“On the contrary, the school received unsolicited contact from the CEO of the Beacon Hospital at approximately 4.15pm on Tuesday last . . . to see whether five members of staff would be available at short notice to receive vaccines which would go to waste if not used by 6pm that evening.

“It was explained to the school that these doses were left over as a result of a scheduling error involving a vaccination clinic at the hospital which had run that day.”

‘Need for urgency’

Mr Behan said the principal of St Gerard’s junior school was assured on this call and subsequently “that the use of vaccines in this manner, which would otherwise go to waste, was appropriate and had HSE permission”. He added: “The need for urgency was emphasised.”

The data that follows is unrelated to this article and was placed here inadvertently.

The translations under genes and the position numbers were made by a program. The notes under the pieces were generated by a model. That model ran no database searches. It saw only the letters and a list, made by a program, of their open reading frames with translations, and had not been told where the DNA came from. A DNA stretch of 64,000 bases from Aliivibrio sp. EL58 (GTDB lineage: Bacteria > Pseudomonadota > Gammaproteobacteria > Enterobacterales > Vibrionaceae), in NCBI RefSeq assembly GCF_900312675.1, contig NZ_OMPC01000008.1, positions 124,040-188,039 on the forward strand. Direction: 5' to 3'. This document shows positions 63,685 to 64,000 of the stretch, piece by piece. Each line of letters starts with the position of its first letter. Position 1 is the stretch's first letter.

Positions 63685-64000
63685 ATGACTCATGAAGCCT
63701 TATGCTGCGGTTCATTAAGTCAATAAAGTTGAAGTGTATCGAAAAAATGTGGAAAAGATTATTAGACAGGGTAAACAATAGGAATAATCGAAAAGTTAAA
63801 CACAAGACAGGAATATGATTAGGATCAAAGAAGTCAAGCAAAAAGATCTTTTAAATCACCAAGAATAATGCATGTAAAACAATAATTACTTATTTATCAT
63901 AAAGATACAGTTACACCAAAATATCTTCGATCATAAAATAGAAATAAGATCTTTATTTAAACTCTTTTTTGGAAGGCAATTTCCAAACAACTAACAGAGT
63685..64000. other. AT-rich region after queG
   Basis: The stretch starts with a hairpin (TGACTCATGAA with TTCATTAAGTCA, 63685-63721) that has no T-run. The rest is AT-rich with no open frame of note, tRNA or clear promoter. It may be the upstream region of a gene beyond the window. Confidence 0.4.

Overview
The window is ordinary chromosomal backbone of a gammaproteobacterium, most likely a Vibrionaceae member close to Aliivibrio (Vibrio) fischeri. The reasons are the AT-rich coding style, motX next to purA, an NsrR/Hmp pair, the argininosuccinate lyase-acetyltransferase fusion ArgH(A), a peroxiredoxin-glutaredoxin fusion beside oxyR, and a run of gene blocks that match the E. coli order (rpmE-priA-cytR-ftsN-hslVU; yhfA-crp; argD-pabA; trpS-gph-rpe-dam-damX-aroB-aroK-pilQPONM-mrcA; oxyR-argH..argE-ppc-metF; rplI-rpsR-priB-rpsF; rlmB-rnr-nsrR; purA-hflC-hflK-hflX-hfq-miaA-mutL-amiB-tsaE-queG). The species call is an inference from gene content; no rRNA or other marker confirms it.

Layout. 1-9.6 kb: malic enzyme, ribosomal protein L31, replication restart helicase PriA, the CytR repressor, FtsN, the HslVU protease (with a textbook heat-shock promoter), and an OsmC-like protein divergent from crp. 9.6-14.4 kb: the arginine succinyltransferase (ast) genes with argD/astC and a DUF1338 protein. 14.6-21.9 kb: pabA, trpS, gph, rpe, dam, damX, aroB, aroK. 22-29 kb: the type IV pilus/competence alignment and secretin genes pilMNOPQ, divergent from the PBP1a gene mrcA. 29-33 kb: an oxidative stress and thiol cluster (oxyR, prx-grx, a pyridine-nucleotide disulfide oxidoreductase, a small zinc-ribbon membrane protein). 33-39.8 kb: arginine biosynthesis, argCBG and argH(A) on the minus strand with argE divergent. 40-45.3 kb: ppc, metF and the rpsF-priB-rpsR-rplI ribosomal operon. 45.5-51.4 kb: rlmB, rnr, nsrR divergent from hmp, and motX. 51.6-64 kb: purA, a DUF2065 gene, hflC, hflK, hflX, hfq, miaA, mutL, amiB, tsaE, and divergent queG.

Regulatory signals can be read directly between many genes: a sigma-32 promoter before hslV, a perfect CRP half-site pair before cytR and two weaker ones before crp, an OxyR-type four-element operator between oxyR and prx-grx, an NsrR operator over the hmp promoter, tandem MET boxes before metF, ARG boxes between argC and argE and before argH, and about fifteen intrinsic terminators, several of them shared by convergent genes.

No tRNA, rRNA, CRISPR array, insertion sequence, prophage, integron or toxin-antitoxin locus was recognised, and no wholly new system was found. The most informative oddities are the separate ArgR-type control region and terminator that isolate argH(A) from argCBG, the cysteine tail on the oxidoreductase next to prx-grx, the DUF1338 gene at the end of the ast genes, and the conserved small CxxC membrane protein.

The school received a further text and phone call from the hospital over the following 45 minutes informing it that an additional five doses had been identified. Then, at 5pm the school was told that another 10 doses had been identified, bringing the total number of doses available to 20.

The school employs more than 100 staff, Mr Behan said. With limited time available, the principal of the junior school and the headmaster of the secondary school each contacted a number of staff and “organised for 10 from each school to travel to the hospital” for vaccines.

“The board appreciates that during the current pandemic, the administration of vaccines is a matter of great sensitivity and importance.